While the Adam optimizer, which made use of momentum as well as the RMS prop, was efficient in adjusting the learning rates and finding the optimal solution, we have found that certain convergence issues with it. Research has been able to show that there are simple one dimensional convex functions for which the Adam is not able to converge.

AMSgrad tackles this convergence issue.

Adam makes use of adaptive gradient and updates the parameters separately. The updates might increase or decrease depending upon the calculated exponential moving average of the gradients. But sometimes, the updates of the the parameters is large which doesn't result in convergence. Citing the paper "On The Convergence of ADAM and beyond",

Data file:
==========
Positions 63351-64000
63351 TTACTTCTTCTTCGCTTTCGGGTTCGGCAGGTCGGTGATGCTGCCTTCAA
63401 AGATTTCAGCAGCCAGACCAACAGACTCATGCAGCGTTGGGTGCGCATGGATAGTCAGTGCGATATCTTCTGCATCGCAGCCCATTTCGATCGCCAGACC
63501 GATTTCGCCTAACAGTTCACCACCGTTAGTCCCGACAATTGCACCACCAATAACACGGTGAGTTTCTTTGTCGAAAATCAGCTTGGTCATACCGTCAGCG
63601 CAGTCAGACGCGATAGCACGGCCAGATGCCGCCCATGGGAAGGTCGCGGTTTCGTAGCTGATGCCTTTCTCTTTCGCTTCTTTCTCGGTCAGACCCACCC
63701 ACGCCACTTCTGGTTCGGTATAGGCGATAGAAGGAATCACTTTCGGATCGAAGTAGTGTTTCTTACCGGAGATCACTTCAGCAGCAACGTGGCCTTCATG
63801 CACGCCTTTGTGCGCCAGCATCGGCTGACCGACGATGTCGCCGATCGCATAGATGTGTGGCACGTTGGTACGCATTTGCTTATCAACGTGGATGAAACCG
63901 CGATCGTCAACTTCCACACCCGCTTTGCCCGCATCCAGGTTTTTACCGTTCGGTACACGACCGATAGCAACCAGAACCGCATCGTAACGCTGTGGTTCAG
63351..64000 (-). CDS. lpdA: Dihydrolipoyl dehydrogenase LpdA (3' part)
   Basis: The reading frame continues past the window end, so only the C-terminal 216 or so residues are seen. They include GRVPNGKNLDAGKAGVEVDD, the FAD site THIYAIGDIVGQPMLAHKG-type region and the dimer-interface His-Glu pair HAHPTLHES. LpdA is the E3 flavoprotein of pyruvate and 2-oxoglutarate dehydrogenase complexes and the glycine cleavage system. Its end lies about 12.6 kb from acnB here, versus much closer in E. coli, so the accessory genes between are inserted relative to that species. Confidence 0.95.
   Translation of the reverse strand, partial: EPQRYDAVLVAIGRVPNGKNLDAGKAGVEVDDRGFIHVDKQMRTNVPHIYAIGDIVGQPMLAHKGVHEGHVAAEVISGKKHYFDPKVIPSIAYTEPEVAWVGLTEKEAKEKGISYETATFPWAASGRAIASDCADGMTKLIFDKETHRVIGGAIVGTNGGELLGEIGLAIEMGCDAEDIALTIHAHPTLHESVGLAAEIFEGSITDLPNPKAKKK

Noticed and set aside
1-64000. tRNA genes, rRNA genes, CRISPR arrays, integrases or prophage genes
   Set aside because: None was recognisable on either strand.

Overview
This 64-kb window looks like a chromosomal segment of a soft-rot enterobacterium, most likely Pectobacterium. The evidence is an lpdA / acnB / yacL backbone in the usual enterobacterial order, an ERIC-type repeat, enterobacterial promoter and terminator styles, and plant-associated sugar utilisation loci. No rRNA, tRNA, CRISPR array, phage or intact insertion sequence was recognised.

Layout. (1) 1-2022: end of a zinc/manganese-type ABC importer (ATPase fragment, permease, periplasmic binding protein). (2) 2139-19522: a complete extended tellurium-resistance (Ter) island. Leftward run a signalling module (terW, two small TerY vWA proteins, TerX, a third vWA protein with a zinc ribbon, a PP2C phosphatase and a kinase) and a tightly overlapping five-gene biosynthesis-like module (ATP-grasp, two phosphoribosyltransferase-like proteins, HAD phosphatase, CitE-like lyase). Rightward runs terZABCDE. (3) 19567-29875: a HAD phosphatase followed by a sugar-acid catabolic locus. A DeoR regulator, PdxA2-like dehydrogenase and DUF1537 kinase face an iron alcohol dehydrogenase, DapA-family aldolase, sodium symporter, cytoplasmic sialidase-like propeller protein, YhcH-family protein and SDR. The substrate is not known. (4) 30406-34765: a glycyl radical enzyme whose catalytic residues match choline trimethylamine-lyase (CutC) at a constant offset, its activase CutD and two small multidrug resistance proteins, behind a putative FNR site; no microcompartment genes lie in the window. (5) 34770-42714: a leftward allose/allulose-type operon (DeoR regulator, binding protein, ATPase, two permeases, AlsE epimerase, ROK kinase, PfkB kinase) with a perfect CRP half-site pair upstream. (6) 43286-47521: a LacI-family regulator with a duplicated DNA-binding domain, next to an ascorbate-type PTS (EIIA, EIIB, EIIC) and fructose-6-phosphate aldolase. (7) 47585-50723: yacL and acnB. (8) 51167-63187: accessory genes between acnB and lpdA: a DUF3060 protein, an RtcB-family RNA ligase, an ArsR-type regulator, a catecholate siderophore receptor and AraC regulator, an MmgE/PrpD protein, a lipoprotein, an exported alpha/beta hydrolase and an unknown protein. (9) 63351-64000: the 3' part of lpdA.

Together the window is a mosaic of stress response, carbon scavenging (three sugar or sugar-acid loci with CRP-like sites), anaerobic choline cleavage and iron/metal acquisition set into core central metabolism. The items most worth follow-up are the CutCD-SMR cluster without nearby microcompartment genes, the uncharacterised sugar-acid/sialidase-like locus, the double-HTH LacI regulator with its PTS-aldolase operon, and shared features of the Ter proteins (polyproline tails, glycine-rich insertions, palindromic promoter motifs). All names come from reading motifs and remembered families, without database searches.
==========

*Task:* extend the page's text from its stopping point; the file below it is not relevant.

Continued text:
The key difference between AMSGRAD and ADAM is that it maintains the maximum of all $\$v\_t\$$ until the present time step and uses this maximum value for normalizing the running average of the gradient instead of $\$v\_t\$$ in ADAM

Hence, the difference between the AMSgrad and Adam is the calculated second moment vector which is used to update the parameters. To put it simply, AMSgrad uses the maximum second moment up until the $\u20ac\u20aci^\{th\}\u20ac\u20ac$ iteration to update the parameters.

Performance of ADAM and AMSgrad has been presented on a synthetic function to outline the convergence problem of the ADAM. Source

```
import torch
N, D_in, H, D_out = 64, 1000, 100, 10
x = torch.randn(N, D_in)
y = torch.randn(N, D_out)
model = torch.nn.Sequential(
torch.nn.Linear(D_in, H),
torch.nn.ReLU(),
torch.nn.Linear(H, D_out),
)
loss_fn = torch.nn.MSELoss(reduction='sum')
learning_rate = 1e-4
optimizer = torch.optim.Adam(model.parameters(), lr=learning_rate,amsgrad=true)
for t in range(500):
y_pred = model(x)
loss = loss_fn(y_pred, y)
print(t, loss.item())
optimizer.zero_grad()
loss.backward()
optimizer.step()
```